MEDIA RELATIONS OFFICE
JET PROPULSION LABORATORY
CALIFORNIA INSTITUTE OF TECHNOLOGY
NATIONAL AERONAUTICS AND SPACE ADMINISTRATION
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MARS POLAR LANDER MISSION STATUS
December 2, 1999
Twenty-four hours before the Mars Polar Lander is scheduled to arrive at
the south pole of the red planet, flight controllers at NASA's Jet Propulsion Laboratory,
Pasadena, Calif., report that the spacecraft is making excellent progress as the team
begins around-the-clock monitoring.
Mars Polar Lander is scheduled to land on Mars shortly after noon Pacific
time on Friday, December 3. The first signal is expected to be received at 12:39 p.m. The
entry, descent, and landing sequence is the most complex and challenging part of the
Once the spacecraft is on the ground, a series of activities equally critical to the
success of the mission will begin. If no communication is received from the lander at the
first opportunity at 12:39 p.m., there are many other windows during which the
controllers may hear from the spacecraft during the next few days. Several factors could
potentially delay the first contact without preventing later communication and the
execution of the full mission.
"The team will meet at 2 a.m. Pacific time Friday morning to review flight path
estimates, then at 5:30 a.m. we will make any final course corrections," said Dr. Sam
Thurman, flight operations manager for the lander at JPL. "Right now it appears the
atmospheric entry angle is just a little steeper than we wanted, but it's still in the sweet
spot. We have the luxury of examining the terrain and making minor adjustments to reach
the safest part of the target area that the science team has been able to identify."
During descent, the spacecraft will enter the Martian atmosphere traveling at 6.9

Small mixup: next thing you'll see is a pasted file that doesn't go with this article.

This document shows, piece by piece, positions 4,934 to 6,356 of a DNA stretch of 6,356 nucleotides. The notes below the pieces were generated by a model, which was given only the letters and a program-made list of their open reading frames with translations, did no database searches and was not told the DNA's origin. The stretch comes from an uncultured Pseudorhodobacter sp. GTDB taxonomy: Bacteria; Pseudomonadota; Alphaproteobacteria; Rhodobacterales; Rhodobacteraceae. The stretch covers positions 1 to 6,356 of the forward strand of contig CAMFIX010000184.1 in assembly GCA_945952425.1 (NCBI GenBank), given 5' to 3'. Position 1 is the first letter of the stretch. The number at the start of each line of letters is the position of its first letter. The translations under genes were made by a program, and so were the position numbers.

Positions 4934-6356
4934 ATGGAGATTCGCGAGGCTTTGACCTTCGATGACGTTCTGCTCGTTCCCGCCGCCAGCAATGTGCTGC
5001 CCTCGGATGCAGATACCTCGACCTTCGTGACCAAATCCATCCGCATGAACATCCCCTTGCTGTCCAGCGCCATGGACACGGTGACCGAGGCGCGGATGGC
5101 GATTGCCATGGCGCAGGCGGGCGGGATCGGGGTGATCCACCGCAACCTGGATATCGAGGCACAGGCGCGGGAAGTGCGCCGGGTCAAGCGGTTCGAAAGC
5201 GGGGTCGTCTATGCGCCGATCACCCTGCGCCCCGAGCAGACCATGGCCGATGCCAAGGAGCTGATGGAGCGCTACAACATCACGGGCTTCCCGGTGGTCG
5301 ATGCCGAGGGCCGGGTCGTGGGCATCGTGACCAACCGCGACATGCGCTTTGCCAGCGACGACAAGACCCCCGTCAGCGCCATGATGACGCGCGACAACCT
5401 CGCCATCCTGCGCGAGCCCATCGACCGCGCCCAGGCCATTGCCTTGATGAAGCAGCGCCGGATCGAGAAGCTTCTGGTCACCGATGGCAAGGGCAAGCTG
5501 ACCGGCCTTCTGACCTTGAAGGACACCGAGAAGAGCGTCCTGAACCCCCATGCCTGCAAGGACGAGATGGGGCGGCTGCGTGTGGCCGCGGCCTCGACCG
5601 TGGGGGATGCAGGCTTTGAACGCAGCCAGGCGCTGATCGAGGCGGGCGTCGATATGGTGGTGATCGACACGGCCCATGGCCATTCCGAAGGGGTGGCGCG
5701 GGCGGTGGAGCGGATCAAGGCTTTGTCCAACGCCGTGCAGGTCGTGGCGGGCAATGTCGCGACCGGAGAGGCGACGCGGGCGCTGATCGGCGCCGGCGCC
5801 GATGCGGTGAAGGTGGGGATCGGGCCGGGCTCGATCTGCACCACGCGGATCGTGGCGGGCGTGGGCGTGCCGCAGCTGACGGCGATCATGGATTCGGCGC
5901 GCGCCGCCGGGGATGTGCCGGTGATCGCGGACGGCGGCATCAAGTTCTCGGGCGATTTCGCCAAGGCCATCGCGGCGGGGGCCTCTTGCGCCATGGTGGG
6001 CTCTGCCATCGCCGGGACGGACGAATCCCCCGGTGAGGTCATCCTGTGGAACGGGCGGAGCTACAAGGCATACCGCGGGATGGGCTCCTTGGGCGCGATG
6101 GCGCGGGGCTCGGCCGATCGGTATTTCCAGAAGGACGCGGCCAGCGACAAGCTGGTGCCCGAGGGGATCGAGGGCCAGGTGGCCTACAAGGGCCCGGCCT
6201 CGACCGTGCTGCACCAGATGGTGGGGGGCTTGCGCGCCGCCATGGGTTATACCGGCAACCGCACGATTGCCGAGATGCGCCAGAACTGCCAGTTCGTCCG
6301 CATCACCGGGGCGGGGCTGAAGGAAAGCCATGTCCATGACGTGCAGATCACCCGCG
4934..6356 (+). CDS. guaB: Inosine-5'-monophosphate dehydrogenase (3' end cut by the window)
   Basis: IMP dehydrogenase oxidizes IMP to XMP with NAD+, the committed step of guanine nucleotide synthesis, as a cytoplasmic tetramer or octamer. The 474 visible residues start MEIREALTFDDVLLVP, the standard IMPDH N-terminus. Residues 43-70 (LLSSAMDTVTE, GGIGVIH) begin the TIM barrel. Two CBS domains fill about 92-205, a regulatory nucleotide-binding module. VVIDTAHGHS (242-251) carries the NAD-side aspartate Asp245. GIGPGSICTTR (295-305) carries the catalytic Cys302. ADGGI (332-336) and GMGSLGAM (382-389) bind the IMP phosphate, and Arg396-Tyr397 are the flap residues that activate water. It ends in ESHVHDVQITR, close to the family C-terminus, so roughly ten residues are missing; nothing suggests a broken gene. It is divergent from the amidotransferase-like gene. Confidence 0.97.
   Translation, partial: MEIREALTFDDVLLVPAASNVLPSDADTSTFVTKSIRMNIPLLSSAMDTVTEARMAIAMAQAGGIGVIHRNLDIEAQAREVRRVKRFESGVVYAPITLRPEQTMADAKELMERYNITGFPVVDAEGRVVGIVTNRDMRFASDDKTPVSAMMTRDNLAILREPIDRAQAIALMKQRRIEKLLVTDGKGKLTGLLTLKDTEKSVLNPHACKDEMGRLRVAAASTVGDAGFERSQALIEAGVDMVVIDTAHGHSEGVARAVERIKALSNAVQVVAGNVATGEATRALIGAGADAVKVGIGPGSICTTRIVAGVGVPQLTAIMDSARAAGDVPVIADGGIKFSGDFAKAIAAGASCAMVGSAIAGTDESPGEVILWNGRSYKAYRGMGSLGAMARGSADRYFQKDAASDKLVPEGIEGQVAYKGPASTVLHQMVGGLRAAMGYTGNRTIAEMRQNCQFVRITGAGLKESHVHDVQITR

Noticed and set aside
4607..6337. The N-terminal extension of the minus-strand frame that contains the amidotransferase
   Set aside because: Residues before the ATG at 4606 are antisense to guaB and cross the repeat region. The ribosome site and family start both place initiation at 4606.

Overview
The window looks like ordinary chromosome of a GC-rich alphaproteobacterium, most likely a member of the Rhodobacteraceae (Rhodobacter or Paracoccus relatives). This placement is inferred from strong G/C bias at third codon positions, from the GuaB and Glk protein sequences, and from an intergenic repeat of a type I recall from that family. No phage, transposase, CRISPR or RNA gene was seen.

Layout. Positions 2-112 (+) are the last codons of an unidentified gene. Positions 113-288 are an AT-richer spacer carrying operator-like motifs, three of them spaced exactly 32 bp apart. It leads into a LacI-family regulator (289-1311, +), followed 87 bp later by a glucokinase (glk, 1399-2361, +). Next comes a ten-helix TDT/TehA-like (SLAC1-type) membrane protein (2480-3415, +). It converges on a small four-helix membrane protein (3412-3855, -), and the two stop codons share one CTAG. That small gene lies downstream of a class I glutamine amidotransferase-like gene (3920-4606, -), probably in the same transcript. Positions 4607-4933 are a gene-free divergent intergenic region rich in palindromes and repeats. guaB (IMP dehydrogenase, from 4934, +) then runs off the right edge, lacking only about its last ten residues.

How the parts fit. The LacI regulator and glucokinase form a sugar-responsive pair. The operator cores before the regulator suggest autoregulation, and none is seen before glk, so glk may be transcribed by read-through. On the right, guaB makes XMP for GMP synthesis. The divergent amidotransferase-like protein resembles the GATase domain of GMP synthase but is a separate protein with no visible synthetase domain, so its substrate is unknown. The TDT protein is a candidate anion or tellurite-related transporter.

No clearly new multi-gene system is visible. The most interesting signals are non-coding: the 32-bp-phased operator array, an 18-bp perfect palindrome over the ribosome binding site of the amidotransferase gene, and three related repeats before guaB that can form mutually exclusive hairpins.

kilometers per second (15,400 miles per hour). Onboard accelerometers will sense when
friction from the atmosphere causes the lander to begin to slow. From that time, it will be
5 minutes and 30 seconds until touchdown on the surface, during which time the
spacecraft will experience G forces up to 12 times Earth's gravity and the temperature of
the heat shield's exterior will rise to 1,650 C (3,000 degrees F).
"The powered descent phase is the biggest concern. The Martian atmosphere is
not well known," said Thurman. "That's why we have focused most intensely on the
design, testing, and verification of the powered descent and landing system. The key to
minimizing risk is to build a lot of margin and robustness into the vehicle design."
The Deep Space 2 microprobes, which are piggybacking on the lander, will be
jettisoned to the planet about 5 minutes before the lander enters the Martian atmosphere.
Deep Space 2 Project Manager Sarah Gavit echoed Thurman's views, saying that a
successful landing depends not only on how and where the probes enter the surface, but
also the entry angle. "We used a variety of techniques, a lot of trial and error, and a
rigorous test program, but the biggest risk is Mars itself," said Gavit. The goal of Deep
Space 2 is to increase the efficiency and lower the costs of space science missions
through new technologies. "All the new technologies on board make this a lot more risky
than a typical spacecraft," said Gavit. "To make progress we need to be bold. That's what
it's all about."
Mars Polar Lander is part of a series of missions in a long-term program of Mars
exploration managed by JPL for NASA's Office of Space Science, Washington, D.C.
JPL's industrial partner is Lockheed Martin Astronautics, Denver. JPL is a division of the
California Institute of Technology in Pasadena.